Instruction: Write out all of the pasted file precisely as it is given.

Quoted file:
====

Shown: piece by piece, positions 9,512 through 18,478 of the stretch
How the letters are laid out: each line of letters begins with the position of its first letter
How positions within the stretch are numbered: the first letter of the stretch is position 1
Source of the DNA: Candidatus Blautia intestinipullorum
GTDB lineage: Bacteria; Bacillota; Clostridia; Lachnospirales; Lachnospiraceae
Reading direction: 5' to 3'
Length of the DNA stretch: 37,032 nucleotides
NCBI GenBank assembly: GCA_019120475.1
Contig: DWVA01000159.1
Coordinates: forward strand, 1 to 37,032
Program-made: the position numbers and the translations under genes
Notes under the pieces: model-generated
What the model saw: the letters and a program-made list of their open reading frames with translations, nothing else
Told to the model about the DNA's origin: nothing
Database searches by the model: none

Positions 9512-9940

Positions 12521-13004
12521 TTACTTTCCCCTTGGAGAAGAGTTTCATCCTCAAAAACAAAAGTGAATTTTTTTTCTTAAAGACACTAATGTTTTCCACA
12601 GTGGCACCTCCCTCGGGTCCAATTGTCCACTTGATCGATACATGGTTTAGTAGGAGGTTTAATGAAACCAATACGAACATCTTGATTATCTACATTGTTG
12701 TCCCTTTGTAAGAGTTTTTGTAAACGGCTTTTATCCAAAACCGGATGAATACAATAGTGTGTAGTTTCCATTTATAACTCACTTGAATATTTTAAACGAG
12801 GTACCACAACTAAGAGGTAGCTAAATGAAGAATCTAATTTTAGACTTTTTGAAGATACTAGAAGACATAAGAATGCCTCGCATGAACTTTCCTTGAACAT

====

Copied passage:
Shown: piece by piece, positions 9,512 through 18,478 of the stretch
How the letters are laid out: each line of letters begins with the position of its first letter
How positions within the stretch are numbered: the first letter of the stretch is position 1
Source of the DNA: Candidatus Blautia intestinipullorum
GTDB lineage: Bacteria; Bacillota; Clostridia; Lachnospirales; Lachnospiraceae
Reading direction: 5' to 3'
Length of the DNA stretch: 37,032 nucleotides
NCBI GenBank assembly: GCA_019120475.1
Contig: DWVA01000159.1
Coordinates: forward strand, 1 to 37,032
Program-made: the position numbers and the translations under genes
Notes under the pieces: model-generated
What the model saw: the letters and a program-made list of their open reading frames with translations, nothing else
Told to the model about the DNA's origin: nothing
Database searches by the model: none

Positions 9512-9940

Positions 12521-13004
12521 TTACTTTCCCCTTGGAGAAGAGTTTCATCCTCAAAAACAAAAGTGAATTTTTTTTCTTAAAGACACTAATGTTTTCCACA
12601 GTGGCACCTCCCTCGGGTCCAATTGTCCACTTGATCGATACATGGTTTAGTAGGAGGTTTAATGAAACCAATACGAACATCTTGATTATCTACATTGTTG
12701 TCCCTTTGTAAGAGTTTTTGTAAACGGCTTTTATCCAAAACCGGATGAATACAATAGTGTGTAGTTTCCATTTATAACTCACTTGAATATTTTAAACGAG
12801 GTACCACAACTAAGAGGTAGCTAAATGAAGAATCTAATTTTAGACTTTTTGAAGATACTAGAAGACATAAGAATGCCTCGCATGAACTTTCCTTGAACAT